A new study found that people with tattoos tend to exhibit more aggression and anger than people with no body ink. Viren Swami, a professor of social psychology at Anglia Ruskin University in England, enlisted 378 adults: 181 women and 197 men between the ages of 20 and 58.
97 of the participants having at least one tattoo. This equates to one in four people having a tattoo.
There were no significant differences in educational qualifications between tattooed and non-tattooed people. As tattoos have become more mainstream and popular, there was no “significant difference” in the social background either.
Professor Swami said: “We found that tattooed adults had significantly higher reactive rebelliousness, but not proactive rebelliousness, compared with non-tattooed adults.”
Participants were presented questions regarding how they would react to certain situations. The questions measured “proactive rebelliousness”.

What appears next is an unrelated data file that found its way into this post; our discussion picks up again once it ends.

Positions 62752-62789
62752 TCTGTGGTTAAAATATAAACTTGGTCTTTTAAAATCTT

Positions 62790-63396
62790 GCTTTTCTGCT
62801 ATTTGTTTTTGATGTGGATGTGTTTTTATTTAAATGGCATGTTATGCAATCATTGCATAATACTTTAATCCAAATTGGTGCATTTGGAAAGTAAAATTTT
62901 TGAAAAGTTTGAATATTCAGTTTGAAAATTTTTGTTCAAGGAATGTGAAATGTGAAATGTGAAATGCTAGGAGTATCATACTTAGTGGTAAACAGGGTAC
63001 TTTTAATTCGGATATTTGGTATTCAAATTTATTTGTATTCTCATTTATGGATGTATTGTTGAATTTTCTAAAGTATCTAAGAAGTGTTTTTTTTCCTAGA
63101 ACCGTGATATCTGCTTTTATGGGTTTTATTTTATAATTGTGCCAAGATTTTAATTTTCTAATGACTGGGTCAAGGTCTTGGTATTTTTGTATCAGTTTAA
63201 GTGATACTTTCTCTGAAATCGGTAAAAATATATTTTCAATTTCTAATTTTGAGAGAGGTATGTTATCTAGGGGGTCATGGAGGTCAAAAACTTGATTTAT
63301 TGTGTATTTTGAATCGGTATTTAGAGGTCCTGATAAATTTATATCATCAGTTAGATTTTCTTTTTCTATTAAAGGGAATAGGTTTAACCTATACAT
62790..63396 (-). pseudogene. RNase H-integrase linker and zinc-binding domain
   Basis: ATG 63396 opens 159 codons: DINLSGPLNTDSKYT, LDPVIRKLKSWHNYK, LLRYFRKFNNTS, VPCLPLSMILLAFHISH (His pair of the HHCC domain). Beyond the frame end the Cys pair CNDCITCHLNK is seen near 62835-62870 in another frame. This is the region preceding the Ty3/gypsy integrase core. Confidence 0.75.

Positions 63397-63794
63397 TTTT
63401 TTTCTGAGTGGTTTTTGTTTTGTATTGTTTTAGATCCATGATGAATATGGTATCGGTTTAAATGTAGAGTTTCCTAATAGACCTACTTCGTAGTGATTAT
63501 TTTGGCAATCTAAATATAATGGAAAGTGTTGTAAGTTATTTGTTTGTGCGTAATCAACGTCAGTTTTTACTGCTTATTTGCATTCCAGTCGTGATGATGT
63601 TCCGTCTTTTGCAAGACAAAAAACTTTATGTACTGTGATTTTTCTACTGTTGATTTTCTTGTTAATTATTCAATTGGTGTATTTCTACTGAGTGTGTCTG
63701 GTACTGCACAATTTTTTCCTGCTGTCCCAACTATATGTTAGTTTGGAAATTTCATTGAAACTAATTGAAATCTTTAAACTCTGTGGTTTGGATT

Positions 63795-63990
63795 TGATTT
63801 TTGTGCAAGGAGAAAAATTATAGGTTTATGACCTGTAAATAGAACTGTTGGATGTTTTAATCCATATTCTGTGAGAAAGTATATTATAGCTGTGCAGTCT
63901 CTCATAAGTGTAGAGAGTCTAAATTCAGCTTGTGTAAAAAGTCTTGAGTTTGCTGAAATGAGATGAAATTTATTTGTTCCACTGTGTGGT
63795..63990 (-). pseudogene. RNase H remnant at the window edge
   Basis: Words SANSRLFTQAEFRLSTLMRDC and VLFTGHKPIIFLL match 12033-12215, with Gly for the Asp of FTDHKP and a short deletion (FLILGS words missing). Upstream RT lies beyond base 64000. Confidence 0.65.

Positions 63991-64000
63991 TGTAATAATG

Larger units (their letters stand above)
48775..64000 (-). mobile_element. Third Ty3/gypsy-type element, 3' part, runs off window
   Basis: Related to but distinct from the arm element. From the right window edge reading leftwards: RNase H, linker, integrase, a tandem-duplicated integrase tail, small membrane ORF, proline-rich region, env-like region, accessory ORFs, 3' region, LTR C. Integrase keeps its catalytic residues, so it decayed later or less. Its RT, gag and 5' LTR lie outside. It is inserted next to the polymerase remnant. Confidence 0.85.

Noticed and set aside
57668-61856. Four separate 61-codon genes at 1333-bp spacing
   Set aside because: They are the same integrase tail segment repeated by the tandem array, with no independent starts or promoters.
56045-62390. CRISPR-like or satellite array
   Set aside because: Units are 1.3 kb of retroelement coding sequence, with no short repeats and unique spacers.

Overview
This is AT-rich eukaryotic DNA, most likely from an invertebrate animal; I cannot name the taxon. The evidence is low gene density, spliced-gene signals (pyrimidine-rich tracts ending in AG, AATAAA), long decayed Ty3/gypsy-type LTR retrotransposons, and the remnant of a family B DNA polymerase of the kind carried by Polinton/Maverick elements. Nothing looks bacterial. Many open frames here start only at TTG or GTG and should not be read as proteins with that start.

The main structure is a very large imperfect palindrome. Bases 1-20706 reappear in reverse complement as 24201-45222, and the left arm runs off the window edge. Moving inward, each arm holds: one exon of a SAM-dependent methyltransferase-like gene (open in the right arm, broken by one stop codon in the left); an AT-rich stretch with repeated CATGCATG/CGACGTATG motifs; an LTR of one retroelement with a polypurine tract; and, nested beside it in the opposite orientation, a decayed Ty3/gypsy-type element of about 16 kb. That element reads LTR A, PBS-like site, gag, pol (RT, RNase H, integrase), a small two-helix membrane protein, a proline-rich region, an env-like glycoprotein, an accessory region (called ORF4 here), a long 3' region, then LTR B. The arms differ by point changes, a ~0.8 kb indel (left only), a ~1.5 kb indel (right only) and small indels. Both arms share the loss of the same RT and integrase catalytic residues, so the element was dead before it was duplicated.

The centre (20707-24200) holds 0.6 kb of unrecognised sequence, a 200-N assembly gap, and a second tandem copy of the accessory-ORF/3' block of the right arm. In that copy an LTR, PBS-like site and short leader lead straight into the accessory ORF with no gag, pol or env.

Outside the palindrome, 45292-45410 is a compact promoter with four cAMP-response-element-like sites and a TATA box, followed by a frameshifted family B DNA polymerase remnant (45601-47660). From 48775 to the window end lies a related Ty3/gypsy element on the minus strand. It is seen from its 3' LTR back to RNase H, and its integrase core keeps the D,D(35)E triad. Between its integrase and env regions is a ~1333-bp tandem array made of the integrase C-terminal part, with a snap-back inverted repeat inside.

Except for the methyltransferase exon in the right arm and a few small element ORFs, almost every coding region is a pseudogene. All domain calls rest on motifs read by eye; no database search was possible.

If you are asked particularly not to do something, do you feel an urge to do it?
Those with tattoos were more likely to display “reactive rebelliousness” towards an authority figure who was scolding them. Professor Swami suggested that by accumulating tattoos in response to experiences, people will have “defiant” behaviour and in turn, will be more likely to react in defiance.
“One explanation is that people who have higher reactive rebelliousness may respond to disappointing and frustrating events by getting tattooed. That is, when these individuals experience a negative emotional event, they may be more likely to react by pursuing an act that is seen as defiant. The act of tattooing is perceived as rebellious, or more generally tattoos themselves can signify defiance or dissent.”
“Proactive rebelliousness” on the other hand is described as “hedonistic and goal-driven.” This is “at odds” with getting a tattoo because body art usually reflects “pain and permanence”.
People with tattoos however are no more likely to react with physical aggression.
The measures of aggression were self-reported – a major drawback on the conclusion of this study.
Image Credits: Lane Dorsey